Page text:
BW Selection.PNG

Aha! I know I have more than 21 Black and White images, so this is a good indicator that I have not diligent in properly key wording them as I go. 

As you continue to open and expand the panels, look for keywords which only have 1 image in them.  Often times, you have mistakenly tagged it with different name somewhere else.   That too is easy to correct.  All you have to do is select the image(s) using the right side arrow, then find the correct keyword and just check the box which appears to the left.  

Delete a keyword.PNG

Once you have applied the right keyword, just go back to the
“Wrong” keyword and right click.  In the dialog box select “Delete” and it will erase that keyword from existence.  It is a scary power you have to wield.  Just work on it a little at a time and they you can finish up tagging all the pictures you missed in the first place. 

Rethinking My Keywording Approach

Blog readers will know that Roger and I read a lot of photography blogs and especially appreciate Scott Kelby’s work-http://scottkelby.com .  Each Wednesday, he invites a Guest Blogger in to provide their unique point of view.  Last week, Seth Resnick, a well-respected photographer and Lightroom advocate wrote a piece that really got me thinking—and that is always dangerous.  He talked about keywords and his particular workflow.  I highly recommend you read it in its entirety. http://scottkelby.com/2012/its-guest-blog-wednesday-featuring-seth-resnick/#more-28856.

Now adding keywords is something that we have strongly advocated and have written about on several occasions.  Describing your image so that you can find it is one of the most powerful features of Lightroom and the organization is entirely up to you. 

What blew my mind was the level Seth went to in his approach.  His quote “Most images that I prepare have about 50 keywords which really isn’t all that much when you consider the concept of hierarchies” just stunned me.  On average my images have between one and four keywords applied.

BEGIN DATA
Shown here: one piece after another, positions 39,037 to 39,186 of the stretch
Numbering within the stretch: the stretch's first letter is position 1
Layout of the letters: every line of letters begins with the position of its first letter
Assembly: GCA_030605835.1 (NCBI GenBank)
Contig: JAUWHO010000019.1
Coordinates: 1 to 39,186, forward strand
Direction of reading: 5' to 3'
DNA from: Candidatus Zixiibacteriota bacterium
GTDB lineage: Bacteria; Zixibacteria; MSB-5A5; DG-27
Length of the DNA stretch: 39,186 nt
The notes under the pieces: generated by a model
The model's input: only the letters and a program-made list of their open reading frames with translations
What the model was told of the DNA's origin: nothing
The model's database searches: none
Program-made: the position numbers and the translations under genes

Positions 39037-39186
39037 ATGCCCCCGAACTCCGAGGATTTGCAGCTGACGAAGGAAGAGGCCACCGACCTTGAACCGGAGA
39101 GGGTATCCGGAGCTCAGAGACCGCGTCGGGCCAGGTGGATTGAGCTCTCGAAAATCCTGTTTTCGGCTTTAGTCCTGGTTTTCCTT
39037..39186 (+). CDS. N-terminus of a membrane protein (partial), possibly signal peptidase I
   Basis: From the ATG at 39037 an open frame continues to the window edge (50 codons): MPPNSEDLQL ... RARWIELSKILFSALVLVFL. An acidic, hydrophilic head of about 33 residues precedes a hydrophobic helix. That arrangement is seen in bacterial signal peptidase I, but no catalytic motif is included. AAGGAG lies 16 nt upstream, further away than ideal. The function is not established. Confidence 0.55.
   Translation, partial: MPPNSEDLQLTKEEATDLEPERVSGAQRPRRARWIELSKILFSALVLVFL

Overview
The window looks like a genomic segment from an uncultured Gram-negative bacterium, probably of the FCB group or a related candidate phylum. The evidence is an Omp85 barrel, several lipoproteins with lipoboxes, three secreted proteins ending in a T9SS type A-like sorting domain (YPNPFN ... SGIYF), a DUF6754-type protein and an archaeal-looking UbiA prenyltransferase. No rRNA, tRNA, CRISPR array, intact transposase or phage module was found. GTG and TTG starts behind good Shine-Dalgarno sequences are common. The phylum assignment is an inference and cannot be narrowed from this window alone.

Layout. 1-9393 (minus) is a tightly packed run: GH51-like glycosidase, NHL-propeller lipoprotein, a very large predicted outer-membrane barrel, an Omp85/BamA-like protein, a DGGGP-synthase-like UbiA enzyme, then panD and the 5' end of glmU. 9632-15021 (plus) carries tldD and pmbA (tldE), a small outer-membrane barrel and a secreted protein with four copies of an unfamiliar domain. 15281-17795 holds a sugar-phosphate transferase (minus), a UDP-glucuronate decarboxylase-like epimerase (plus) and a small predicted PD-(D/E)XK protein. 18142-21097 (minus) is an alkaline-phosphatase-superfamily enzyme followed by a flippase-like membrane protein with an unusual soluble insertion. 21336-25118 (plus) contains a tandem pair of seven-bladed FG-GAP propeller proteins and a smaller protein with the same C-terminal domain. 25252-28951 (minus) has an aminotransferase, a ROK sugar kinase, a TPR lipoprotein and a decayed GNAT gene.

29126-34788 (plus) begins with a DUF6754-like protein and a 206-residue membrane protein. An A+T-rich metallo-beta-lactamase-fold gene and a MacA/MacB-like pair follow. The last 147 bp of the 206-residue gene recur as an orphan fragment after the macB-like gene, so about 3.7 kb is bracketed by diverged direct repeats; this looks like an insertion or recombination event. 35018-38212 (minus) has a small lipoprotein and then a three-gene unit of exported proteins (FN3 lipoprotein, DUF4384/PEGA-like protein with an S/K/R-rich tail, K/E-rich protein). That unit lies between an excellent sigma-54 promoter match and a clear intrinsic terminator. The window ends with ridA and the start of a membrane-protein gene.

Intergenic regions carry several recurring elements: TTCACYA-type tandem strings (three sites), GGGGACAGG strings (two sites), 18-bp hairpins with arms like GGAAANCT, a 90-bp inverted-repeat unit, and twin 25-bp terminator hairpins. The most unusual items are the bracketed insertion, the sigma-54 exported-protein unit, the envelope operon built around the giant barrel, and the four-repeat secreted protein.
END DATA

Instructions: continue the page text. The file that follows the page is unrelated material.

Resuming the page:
Seth has top level categories for thing I’d never even thought of such as “Point of View” and “Camera technique”.

Luckily there are several ways to edit your keyword lists.

The easiest way is to just work on the list in LR. If you want to add new subcategories, just select the parent category and right click to bring up the menu.  If you want to reorganize the listing, you can just drag the categories around.  For large scale efforts this can be a “drag”. Luckily, there are some common apps which help you visualize layered information.

You can quickly export the list from LR to a .txt file.  Then you can open it in Excel.  Excel offers you the chance to see the hierarchy and move things around.  When you are finished all you have to do is save the Excel file back as a .txt file and then reimport it to LR.  LR then updates your listing. 

Of course once you are done you have to go back and apply the keywords to all those images.  Hooray, winter is coming so there will be plenty of time.

More help directly from the LR community can be found at: http://lightroomsecrets.com/2009/04/building-keyword-lists-outside-of-lightroom/